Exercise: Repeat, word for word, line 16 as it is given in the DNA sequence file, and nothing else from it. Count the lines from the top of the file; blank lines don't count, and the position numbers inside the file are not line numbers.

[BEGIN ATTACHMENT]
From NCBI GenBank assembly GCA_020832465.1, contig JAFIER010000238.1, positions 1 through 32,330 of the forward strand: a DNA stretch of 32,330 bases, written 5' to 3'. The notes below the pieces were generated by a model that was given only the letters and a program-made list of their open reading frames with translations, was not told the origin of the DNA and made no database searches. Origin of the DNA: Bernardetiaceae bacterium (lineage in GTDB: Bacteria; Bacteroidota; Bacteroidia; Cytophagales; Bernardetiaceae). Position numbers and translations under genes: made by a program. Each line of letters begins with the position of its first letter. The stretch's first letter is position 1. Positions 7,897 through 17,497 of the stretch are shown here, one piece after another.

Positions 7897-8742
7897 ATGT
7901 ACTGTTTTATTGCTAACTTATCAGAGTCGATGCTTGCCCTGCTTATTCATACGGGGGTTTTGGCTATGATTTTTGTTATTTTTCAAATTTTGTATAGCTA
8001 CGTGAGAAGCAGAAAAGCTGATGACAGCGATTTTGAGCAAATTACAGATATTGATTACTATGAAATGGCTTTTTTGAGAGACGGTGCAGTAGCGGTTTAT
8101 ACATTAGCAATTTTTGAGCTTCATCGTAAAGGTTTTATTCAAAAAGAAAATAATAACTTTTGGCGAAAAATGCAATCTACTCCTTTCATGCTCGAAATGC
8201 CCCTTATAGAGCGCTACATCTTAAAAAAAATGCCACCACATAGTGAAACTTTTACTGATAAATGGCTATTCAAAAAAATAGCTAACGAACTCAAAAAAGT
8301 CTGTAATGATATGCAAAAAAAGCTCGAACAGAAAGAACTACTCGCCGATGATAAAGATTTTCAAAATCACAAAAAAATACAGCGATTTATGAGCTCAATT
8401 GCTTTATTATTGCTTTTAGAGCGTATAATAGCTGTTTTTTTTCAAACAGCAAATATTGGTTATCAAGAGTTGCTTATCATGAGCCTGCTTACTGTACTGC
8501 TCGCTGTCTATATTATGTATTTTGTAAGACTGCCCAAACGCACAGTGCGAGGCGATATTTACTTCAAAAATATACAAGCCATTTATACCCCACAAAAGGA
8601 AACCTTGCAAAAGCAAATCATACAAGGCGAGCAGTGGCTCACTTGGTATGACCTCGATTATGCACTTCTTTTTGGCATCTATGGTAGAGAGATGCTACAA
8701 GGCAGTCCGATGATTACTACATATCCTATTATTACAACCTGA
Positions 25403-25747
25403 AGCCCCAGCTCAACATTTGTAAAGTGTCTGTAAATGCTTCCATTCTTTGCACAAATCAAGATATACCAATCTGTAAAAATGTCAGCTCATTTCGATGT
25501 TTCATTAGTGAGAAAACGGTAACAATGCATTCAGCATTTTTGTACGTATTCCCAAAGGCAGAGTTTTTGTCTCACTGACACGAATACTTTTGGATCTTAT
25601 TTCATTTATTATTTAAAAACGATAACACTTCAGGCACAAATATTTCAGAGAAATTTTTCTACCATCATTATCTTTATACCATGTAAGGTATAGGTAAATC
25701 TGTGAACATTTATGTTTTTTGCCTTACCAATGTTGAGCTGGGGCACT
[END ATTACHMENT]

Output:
25601 TTCATTTATTATTTAAAAACGATAACACTTCAGGCACAAATATTTCAGAGAAATTTTTCTACCATCATTATCTTTATACCATGTAAGGTATAGGTAAATC